Train Meets The Goo Goo Dolls
By: Philip S. Kampe - Aug 06, 2019
Tanglewood was rocking on Monday night (August 5th) when Allen Stone took the stage. His band was the opening act, playing only four songs, before legends, ‘The Good Goo Dolls and Train’ took the stage.
Top billing went to ‘Train’, which was questionable, considering that the ‘Goo Goo Dolls’ had nineteen ‘Top Ten’ hits. And to top that off, ‘Iris’ reached number one and held on to that position for twelve weeks. ‘Iris’ was one of those songs that when you would turn on your FM radio, in the day, shortly afterwards, the romantic ballad would somehow appear on your radio. It’s the ‘Goo Goo Dolls anthem.
Lead man, Johnny Rzeznik discussed the success of 'Iris’ and how he wrote it in his attic apartment in Buffalo, New York. He emphasized that the ‘Goo Goo Dolls’ were not the Rolling Stones, but, for a short moment, at number one, they felt like they were.
The majority of the audience at Tanglewood was made up of women of all ages, screaming their lungs out for both lead men of the bands. Patrick Monahan of Train could be a model, even at fifty, while Johnny Rzeznik of the Goo Goo Dolls could be both a GQ model and a hairstyle model.
Allen Stone, a long haired rocker with a loud voice, opened the show. He was the perfect buffer for the three hours of music that followed. The evening was sort of like a soccer match, one team dominating the first half and the other dominating the second half. The final score was nil-nil.
In essence, both sides won. That was the case at Tanglewood. You rooted for your favorite team-which tied with the other team in the end, making both teams and fans winners.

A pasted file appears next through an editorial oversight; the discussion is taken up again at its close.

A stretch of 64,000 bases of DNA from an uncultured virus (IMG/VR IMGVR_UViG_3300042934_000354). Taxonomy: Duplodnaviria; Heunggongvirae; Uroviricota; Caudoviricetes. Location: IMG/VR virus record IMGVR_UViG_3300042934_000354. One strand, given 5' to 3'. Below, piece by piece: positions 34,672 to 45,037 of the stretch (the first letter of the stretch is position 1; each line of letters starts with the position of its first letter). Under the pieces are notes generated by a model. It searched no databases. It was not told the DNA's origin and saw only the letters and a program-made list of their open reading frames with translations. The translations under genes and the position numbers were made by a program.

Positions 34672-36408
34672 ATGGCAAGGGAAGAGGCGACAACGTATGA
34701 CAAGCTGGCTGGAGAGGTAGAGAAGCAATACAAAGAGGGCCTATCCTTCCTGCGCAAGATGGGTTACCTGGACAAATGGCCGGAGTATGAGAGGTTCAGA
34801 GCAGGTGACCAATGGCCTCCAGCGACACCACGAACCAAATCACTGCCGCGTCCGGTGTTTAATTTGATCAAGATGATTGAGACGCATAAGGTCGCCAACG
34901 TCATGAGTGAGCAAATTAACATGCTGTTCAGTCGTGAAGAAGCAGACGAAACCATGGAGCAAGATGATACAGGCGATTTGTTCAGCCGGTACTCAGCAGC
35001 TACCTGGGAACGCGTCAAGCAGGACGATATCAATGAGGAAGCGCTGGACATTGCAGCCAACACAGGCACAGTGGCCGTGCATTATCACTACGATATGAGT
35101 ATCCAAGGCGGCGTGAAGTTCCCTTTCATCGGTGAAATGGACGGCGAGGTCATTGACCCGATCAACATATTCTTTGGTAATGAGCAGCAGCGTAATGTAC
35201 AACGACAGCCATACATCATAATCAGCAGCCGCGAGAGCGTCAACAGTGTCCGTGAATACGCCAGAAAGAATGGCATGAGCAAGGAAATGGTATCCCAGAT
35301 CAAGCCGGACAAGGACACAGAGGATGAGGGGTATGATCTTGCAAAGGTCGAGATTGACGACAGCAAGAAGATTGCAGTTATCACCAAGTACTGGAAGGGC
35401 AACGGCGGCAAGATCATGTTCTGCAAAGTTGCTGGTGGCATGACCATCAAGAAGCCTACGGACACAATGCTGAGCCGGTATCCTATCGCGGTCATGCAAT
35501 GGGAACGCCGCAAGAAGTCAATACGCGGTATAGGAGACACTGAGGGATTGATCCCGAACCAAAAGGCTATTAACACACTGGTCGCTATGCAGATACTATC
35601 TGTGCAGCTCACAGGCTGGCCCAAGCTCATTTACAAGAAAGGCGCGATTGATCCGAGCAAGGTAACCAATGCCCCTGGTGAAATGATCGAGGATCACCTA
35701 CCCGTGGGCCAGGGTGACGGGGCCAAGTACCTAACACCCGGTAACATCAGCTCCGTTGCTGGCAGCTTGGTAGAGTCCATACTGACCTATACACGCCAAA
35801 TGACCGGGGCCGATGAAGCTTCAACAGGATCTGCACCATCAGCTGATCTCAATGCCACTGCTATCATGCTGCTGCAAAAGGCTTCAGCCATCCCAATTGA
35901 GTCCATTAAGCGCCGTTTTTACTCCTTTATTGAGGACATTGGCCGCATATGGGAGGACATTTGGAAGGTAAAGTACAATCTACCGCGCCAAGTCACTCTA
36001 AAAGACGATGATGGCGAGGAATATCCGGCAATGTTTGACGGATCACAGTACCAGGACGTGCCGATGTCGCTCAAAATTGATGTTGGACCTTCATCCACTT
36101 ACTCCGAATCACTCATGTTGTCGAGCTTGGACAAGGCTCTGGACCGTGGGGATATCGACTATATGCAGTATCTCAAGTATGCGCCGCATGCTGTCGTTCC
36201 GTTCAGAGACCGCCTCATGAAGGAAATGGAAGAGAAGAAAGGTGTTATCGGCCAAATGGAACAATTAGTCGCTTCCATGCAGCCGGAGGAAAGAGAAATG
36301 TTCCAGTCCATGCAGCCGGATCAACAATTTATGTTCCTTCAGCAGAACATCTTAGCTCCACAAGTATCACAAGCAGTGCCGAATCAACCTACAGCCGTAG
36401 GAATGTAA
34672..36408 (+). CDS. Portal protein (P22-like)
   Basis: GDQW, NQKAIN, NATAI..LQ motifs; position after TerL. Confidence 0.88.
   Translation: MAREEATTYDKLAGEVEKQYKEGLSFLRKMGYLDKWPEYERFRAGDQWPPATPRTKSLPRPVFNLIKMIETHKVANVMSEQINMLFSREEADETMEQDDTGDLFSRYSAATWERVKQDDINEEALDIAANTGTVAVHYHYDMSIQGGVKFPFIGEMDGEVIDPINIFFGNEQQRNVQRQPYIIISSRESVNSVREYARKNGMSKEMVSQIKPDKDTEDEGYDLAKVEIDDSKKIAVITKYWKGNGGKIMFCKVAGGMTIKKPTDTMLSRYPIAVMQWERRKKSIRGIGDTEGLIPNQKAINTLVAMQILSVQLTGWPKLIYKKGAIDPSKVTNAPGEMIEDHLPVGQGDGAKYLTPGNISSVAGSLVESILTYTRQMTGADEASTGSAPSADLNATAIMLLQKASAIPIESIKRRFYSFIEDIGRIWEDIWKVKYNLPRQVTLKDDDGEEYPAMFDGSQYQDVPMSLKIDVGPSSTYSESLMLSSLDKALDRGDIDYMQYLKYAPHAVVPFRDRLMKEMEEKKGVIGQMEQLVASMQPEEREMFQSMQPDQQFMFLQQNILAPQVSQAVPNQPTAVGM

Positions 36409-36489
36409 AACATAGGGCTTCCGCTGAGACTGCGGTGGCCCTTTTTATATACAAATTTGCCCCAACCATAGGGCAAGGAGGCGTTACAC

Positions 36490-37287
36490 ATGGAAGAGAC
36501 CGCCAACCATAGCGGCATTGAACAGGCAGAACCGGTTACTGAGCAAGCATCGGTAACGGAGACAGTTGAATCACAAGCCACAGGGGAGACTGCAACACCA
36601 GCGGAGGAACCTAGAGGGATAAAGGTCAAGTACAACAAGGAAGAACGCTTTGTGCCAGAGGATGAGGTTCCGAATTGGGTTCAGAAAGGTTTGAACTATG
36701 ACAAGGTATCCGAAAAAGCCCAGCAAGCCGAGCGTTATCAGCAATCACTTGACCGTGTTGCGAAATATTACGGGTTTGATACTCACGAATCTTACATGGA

Train was the team with the optical illusions and theatrical antics. Think shooting cannons, fireworks, sparklers and confetti, while the Goo Goo Dolls relied only on beach balls for audience participation.
The set list was equal, seventeen songs for each band, plus a two song encore for Train. What was missing was a jam session at the end of the concert, where both lead singers could collaborate.
The Goo Goo Dolls (they came up with the name in 1986 when they saw an advertisement) took the stage with a lot of fanfare from the female dominated audience. Lead singer and guitarist, Johnny Rzeznik, was joined with side man, vocalist and bassist, Robby Takac, who, dressed and acted a lot like AC/DC’s Angus Young. The band consisted of drummer, George Tatuska, guitarist, Brad Fernquist and keyboardist Jim McGorman.
Rzeznik kept the over zealous audience on their feet all night long with a seventeen song set (64:29 minutes on the bright red time clock), which included all of their 1990s hits. The set opened up with ‘Slide’, a set that drifted through hit after hit, focusing on their number one hit, ‘Iris.’ Rzeznik, more of a singer then a talker, drifted into a ‘rare’ five minute rant about ‘Iris’ and how that song changed his and the bands life.
Cheerleader, bassist and vocalist Robby Takac was instrumental with audience participation. His energy and spirit, full of laughter and ranting raised the awareness of Johnny Rzeznik’s mission to the audience. It was a win-win concert for both the audience and the performers.
Train is Train.
Lead singer and serious front man, Patrick Monahan, led the audience with a nineteen song set that focused on Train’s hits through the years. Always on top of his game and a true entertainer, Monahan sang his way through memory lane. This is the third time I have seen Train at Tanglewood. Each time the band reaches new heights.
Their music was wedged in-between light shows, confetti and fire machines. Total audience participation was necessary for this theatrical evening. The band consisted of regulars, bass player, Hector Maldonado, guitarist Luis Maldonado (are they brothers?) and keyboardist Jerry Becker. There were two back-up singers that helped with harmonies.
Monahan had the audience in the palm of his hand. Everyone was connected and asked for more. Monahan shared several stories with the audience, who kept asking for more.
The encore ended with ‘Drops of Jupiter’, a song for the ages.
Co-headlining this concert at Tanglewood made sense. Two generations grew up following either of these bands. Putting them together on one bill brought the best of both groups, which focuses on pleasing songs and ballads.
It was a night to remember.